The Maroon

Warm weather expected for the holiday season

Nick Reimann

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If you’re dreaming of a white Christmas, it looks like you’re out of luck.

Or at least, that’s what the National Oceanic and Atmospheric Administration seems to suggest in its annual winter outlook.

The outlook, which is a climate forecast covering meteorological winter (the months of December, January and February) gives the New Orleans area between a 40 and 50 percent chance of having a warmer than average winter.

The prediction cites a La Nina pattern forming as the primary reason for the increased chances of warm temperatures throughout the South. La Nina occurs when the waters of the eastern Pacific become cooler than normal. Through a complex method of global heat distribution, this pattern has major impacts on global climate, with the primary influence in eastern North America being warmer than average sea surface temperatures in the Atlantic and related bodies of water, such as the Gulf of Mexico.

With a weak La Nina pattern in place, which NOAA officially declared on Nov. 10, its formation “will likely contribute to drier and warmer weather in the Southern U.S. and wetter, cooler conditions in the Pacific Northwest and across to the northern tier of the nation this winter,” according to NOAA.

While NOAA may have that prediction officially in place for this winter, at least in recent years, the actual outcomes appeared very different.

For its 2015-16 winter prediction, NOAA put the New Orleans area in the 40 to 50 percent higher than average likelihood for a cool winter. The high on Christmas this past season: 82, the hottest temperature ever seen on the holiday since record keeping began in 1871.

The previous winter, 2014-15, had a similar result. That winter forecast, too, put the New Orleans area in the 40 to 50 percent likelihood of having a cooler than normal winter.

What happened?

January of 2015 was the warmest January on record at New Orleans International Airport, the site of official weather recording in the city since 1946, with an average temperature of 64.6, far ahead of the previous mark of 63.3, which occurred in 1971.

Look another year in the past, and you find yet another inaccurate prediction. This time going in the opposite direction.

For the 2013-14 season, NOAA gave the New Orleans area a 40 to 50 percent chance of a warmer than average winter.

That winter ended up being the 13th coldest for the state of Louisiana in the 119 years of record keeping, with the city of New Orleans experiencing several hard freezes and ice events, including two incidents of freezing rain occurring in less than a week in January 2014, precipitation that is an extreme rarity in the area.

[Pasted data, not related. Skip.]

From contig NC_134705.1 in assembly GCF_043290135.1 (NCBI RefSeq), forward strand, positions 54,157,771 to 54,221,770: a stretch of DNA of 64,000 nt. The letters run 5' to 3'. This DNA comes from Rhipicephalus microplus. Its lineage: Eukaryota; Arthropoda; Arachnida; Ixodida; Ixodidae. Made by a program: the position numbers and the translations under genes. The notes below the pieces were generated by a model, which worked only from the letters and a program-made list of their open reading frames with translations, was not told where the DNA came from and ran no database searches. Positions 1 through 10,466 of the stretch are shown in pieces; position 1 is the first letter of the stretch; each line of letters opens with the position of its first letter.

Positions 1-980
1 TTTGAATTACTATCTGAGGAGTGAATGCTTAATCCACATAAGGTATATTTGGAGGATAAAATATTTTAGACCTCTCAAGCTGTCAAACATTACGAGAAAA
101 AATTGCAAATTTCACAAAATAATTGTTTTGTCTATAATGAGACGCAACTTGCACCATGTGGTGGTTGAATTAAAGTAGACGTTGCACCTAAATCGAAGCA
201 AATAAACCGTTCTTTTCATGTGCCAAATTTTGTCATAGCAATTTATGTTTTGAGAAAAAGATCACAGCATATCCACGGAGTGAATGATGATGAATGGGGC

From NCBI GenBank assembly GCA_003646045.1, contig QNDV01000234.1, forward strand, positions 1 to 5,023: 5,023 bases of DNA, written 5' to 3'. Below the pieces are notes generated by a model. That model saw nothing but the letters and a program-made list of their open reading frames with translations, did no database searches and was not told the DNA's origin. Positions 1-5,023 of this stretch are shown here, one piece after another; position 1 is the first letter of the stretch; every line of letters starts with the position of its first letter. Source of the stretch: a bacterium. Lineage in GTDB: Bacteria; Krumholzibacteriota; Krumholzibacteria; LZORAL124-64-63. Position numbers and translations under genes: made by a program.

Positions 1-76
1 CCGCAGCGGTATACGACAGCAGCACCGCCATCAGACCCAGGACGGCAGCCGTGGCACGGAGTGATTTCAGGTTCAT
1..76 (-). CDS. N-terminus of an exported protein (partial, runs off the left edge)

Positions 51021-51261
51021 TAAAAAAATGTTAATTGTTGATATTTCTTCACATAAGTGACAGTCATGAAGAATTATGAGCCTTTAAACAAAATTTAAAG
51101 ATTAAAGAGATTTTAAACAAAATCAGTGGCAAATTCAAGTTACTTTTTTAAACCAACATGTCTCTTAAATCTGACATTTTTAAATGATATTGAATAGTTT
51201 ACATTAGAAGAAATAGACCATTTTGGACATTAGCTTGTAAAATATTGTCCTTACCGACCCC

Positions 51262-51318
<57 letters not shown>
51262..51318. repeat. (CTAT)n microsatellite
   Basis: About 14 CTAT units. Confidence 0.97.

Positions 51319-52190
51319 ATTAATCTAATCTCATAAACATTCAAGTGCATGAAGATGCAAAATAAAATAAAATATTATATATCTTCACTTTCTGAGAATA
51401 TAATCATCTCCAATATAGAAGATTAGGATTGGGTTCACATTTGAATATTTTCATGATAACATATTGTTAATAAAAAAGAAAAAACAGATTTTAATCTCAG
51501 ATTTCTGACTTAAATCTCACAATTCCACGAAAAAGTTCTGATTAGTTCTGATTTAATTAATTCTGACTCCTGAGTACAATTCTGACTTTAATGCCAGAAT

Barry Keim, Louisiana State University climatologist, recognizes the recent inaccuracies, but feels that since the forecast doesn’t actually predict the temperature, but rather the likelihood of what the temperature might be, the public should take that into consideration.

“The way these things work is that they basically divide things into three groups: it’s either going to be above normal, below normal or somewhere in between,” Kiem said. “So when they put these maps out, and they bump something up to 40 percent or 50 percent, what that’s telling us is that rather than having a one in three chance, you have a one in two chance if it’s 50 percent. I think that most people, when they look at these things, they’re hard to interpret.”

Even with this, though, Keim feels that climatology has not yet reached the point to where these types of forecasts can be trusted.

“The bottom line is that this long-range forecasting does leave a bit to be desired. You know, we’re only so good at it, and that’s why we put these percentiles on it. These indicators tell us a little but about what the future may hold, but in reality, it could be almost anything,” Keim said.

Even after giving these forecasts disclaimers, though, Keim did feel pretty comfortable making one prediction about this winter.

“You know given the dry forecast, I would say the chances are less likely [of seeing any snow] than a typical winter,” Keim said. “Doesn’t mean it won’t happen, but even in an average winter the chances are pretty low, and we’re even lower than that going into this winter. I certainly wouldn’t count on that.”

New Orleans last experienced accumulating snowfall on Dec. 11, 2008.

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About the Writer
Nick Reimann, Editorial Editor

Nick currently serves as Editorial Editor. In the past, Nick was Editor in Chief, Managing Editor of Electronic Properties, head of the Maroon Investigative...

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